Flynn took the role seriously, and was rarely doubled during the boxing sequences. Alexis Smith recounted in the biography The Two Lives of Errol Flynn by Michael Freedland how she took the star aside and told him, "'It's so silly, working all day and then playing all night and dissipating yourself. Don't you want to live a long life?' Errol was his usually apparently unconcerned self: 'I'm only interested in this half,' he told her. 'I don't care for the future.'"[18]


Box office

This was the third Errol Flynn movie to gross at least $2 million for Warner Bros. in 1942, according to Variety.[19]

According to Warners records, the film earned $1,775,000 domestically and $2,067,000 foreign.[1]

Critical response

Filmink magazine called the film "terrific fun and Flynn is splendid – he rarely acted with such infectious enjoyment and is obviously having the time of his life in the title role, a part which obviously was close to his real life personality: big headed, cocky, a bit of a prat, the sort of person who has himself paged all the time at a gym just for the thrill of hearing his name spoken out loud, but with a likeable sheen."[20]

See also


  1. ^ a b c Warner Bros financial information in The William Shaefer Ledger. See Appendix 1, Historical Journal of Film, Radio and Television, (1995) 15:sup1, 1-31 p 23 DOI: 10.1080/01439689508604551
  2. ^ "101 Pix Gross in Millions" Variety 6 Jan 1943 p 58
  3. ^ Box office results of Raoul Walsh films in France at Box Office Story
  4. ^ Tony Thomas, Rudy Behlmer * Clifford McCarty, The Films of Errol Flynn, Citadel Press, 1969 p 116-117
  5. ^ Douglas W. Churchill (17 July 1941). "SCREEN NEWS HERE AND IN HOLLYWOOD: Ernst Lubitsch Signs Ginger Rogers to Star in His First Production for Fox NEW FILM AT MUSIC HALL ' Tom, Dick and Harry' to Open Today -- Arnold Pressburger to Produce 'Saxophone'". The New York Times. p. 23.
  6. ^ "Of Local Origin". New York Times. 29 July 1941. p. 18.
  7. ^ "JIMMIE FIDLER IN HOLLYWOOD". Los Angeles Times. 4 Sep 1941. p. A10.
  8. ^ Walsh, Raoul (1974). Each man in his time; the life story of a director. Farrar, Straus and Giroux. p. 13.
  9. ^ Telephone to THE NEW YORK TIMES. (12 Nov 1941). "SCREEN NEWS HERE AND IN HOLLYWOOD: Castings for 'There Goes Lona Henry' and 'Bombardier' Are Announced by RKO NEW YORK TOWN' OPENS Comedy Drama at Paramount Today -- Board of Review Conference Tomorrow". New York Times. p. 31.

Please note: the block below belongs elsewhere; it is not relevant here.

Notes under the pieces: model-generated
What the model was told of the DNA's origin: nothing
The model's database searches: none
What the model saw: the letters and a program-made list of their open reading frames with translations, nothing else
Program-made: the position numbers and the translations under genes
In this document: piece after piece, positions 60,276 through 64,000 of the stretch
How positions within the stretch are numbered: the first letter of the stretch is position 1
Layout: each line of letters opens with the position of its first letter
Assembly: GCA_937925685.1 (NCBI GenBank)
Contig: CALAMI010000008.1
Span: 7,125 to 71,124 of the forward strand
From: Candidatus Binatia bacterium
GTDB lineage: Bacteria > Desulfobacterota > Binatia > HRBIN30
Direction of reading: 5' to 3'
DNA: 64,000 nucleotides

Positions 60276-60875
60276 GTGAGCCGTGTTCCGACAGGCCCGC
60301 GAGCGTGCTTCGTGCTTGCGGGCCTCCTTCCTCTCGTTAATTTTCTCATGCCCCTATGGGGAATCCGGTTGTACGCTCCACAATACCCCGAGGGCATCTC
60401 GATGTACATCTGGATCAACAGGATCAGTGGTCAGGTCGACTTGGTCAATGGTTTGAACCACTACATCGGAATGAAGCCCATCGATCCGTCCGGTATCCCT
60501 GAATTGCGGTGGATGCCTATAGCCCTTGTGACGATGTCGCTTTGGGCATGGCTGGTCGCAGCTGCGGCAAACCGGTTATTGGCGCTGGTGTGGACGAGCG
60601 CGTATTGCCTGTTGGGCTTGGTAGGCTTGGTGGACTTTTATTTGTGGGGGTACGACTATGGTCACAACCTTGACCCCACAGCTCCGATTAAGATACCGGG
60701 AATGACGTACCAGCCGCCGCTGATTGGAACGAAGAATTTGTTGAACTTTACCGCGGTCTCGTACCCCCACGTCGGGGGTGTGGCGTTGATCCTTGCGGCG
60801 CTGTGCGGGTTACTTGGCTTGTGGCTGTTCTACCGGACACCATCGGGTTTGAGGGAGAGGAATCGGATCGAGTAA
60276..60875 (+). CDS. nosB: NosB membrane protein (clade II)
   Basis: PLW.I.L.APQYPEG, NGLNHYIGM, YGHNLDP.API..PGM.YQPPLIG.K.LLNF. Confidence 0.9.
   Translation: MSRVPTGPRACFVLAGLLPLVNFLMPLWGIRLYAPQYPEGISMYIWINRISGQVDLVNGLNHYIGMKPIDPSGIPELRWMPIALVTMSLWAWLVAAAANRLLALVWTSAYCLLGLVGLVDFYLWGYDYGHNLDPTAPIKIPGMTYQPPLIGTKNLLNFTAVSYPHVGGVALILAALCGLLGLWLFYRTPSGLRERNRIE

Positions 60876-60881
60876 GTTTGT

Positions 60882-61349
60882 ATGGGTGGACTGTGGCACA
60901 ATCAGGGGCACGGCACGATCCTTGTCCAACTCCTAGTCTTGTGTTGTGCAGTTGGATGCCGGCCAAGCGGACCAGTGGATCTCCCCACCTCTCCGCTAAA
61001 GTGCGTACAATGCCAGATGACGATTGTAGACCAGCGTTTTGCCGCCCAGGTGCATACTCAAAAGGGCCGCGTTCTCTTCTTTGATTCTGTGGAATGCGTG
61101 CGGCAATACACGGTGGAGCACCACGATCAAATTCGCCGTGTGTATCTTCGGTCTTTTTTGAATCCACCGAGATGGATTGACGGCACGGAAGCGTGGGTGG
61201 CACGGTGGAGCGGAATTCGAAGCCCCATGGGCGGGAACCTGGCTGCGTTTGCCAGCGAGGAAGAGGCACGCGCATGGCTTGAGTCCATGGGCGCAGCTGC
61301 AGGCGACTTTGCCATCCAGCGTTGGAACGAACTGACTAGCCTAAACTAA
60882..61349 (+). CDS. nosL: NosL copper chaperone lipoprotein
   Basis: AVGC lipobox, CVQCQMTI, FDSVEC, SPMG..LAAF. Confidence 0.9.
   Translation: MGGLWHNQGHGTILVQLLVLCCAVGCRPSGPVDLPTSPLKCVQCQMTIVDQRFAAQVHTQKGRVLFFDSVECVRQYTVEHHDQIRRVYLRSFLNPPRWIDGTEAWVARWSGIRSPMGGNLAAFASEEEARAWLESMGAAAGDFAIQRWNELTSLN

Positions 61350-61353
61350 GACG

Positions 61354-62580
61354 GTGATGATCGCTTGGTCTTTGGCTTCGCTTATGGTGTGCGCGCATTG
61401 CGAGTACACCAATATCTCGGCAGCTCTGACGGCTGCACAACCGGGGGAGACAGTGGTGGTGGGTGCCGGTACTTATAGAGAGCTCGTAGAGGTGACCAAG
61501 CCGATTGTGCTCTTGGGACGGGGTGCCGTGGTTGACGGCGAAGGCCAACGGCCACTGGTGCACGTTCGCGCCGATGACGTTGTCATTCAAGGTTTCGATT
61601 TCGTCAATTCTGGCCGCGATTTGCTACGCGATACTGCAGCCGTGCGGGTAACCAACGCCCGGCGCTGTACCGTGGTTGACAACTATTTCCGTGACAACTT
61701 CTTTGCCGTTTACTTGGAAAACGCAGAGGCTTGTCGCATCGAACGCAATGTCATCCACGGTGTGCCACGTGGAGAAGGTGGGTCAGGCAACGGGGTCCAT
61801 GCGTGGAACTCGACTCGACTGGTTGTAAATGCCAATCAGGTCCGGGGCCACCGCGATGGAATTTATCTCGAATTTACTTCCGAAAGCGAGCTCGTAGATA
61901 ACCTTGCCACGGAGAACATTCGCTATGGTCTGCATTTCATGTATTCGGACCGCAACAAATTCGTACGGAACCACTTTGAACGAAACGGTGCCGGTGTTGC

10. ^ Schallert, Edwin (25 Nov 1941). "Kay Kyser Financial Record Now Soaring: 'Peter Pan' Moved Ahead Joan Merrill Reoptioned Gilbert Play Purchased Tim Holt Build-up Seen 'Legion' Nixes Garbo". Los Angeles Times. p. A10.
  11. ^ Schallert, Edwin (20 Dec 1941). "Banquetless Academy Pushes Award Plans: Paramount After Hayes Laraine Day, Ayres Duo Silvers in Flynn Opus Carey Wins Two Roles Glover Cast With Kyser". Los Angeles Times. p. 9.
  12. ^ Scheuer, Philip K (7 June 1942). "Town Called Hollywood". Los Angeles Times. p. C3.
  13. ^ Telephone to THE NEW YORK TIMES. (31 Dec 1941). "SCREEN NEWS HERE AND IN HOLLYWOOD: Errol Flynn to Be Starred in 'Desperate Journey,' Soon to Go Before the Camera NEW GARBO FILM TODAY ' Two-Faced Woman' Arrives at the Capitol and 'Louisiana Purchase' at Paramount". New York Times. p. 22.
  14. ^ Telephone to THE NEW YORK TIMES. (6 Feb 1942). "'The Yearling,' Abandoned Last Summer, Will Be Salvaged -- Roddy MacDowall Sought: NEW FILM DUE AT STRAND 'Wild Bill Hickok Rides' Will Open Today -- Two Revivals at the Irving Place". New York Times. p. 23.
  15. ^ Schallert, Edwin (16 Apr 1942). "DRAMA: Pola Negri May Play in Story of Valentino". Los Angeles Times. p. A10.
  16. ^ "Errol Flynn Collapses on Set". The New York Times. 16 July 1942. p. 22.
  17. ^ "Jean Renoir, Dudley Nichols to Produce 'This Land Is Mine,' Film Story by the Former: MRS. MINIVER' GOES ON Record-Breaker at Music Hall, to Be Held for Eighth Week, Seen by 1,002,603 IN WAR ROLE". The New York Times. 21 July 1942. p. 22.
  18. ^ "Gentleman Jim (1942)". Turner Classic Movies.
  19. ^ Glancy, H. Mark. "Warner Bros film grosses, 1921–51." Historical Journal of Film, Radio and Television. March 1995
  20. ^ Vagg, Stephen (November 17, 2019). "The Films of Errol Flynn: Part 3 The War Years". Filmink.

External links

This page was last edited on 15 January 2024, at 16:58